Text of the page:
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  5. "I come on the first day of J…

"I come on the first day of January."

Translation:Tagaim ar an gcéad lá d'Eanáir.

October 14, 2014



So cead means first, but it also means a hundred?


Yes, scroll down in link, also for samples of use, e.g. aon ...



Cead = 1st is not mentioned in the notes.


The notes are ancillary to the course - the vast majority of users don't even know that there are notes.


I noticed that alright. Didn't realise myself at first but I quickly found them when I ran into a wall! I just said I'd point out the exclusion in the notes in case they ever revise the coarse and go through the comments.


It can be very frustrating to learn this way, but think of this: if you persist with a language, sooner or later you leave the safe confines of the 'classroom' and enter the broader language 'world' where you will encounter many things that will only gradually make sense. Learning to live with that uncertainty is a very important skill and makes one a better learner.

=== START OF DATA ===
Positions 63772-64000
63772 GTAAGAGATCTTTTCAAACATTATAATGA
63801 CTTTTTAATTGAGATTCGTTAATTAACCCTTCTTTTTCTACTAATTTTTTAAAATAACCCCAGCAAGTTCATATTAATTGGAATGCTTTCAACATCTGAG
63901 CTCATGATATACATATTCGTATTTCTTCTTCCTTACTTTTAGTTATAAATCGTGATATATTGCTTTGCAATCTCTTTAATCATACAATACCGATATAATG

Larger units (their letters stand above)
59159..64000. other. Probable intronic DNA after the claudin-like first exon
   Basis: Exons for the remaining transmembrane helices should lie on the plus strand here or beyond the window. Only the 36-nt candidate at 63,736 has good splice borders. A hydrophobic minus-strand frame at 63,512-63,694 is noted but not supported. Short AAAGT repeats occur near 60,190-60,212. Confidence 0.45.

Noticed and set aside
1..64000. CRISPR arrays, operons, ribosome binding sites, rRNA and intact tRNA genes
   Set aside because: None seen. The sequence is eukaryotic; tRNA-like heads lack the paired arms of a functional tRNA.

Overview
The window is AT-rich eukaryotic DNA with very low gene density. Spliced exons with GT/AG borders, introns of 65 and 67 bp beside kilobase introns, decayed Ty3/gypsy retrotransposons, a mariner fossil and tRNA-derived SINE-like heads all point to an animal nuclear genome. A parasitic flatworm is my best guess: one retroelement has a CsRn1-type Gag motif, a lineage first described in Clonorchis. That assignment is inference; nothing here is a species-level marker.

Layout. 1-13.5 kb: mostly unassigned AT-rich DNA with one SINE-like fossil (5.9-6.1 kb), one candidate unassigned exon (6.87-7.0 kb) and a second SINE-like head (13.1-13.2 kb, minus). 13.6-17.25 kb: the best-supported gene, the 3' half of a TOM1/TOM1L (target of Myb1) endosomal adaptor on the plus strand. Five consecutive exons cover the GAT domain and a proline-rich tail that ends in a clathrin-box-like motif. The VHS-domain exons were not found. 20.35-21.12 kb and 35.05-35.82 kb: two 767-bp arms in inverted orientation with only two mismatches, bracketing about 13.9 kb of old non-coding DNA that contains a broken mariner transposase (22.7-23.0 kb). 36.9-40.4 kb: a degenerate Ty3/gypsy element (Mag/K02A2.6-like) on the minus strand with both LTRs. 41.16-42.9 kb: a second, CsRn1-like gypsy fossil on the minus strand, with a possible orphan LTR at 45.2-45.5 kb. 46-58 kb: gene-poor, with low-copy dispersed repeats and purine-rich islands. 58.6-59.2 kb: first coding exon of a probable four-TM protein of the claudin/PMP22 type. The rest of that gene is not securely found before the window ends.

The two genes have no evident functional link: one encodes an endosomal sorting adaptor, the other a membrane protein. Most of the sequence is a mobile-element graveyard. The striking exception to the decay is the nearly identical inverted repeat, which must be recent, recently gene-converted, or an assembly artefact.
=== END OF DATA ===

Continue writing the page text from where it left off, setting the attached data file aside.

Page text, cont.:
[deactivated user]

    Why would you use the preposition "de/d'" here instead of the genitive of Éanair? Come to think of it, under what circumstances in general do you use the genitive over "de/d'"?


    In this case, you are referring to part of the month, and this is the partitive de indicating part of the whole.


    Would " de mhí Eanáir " be acceptable?

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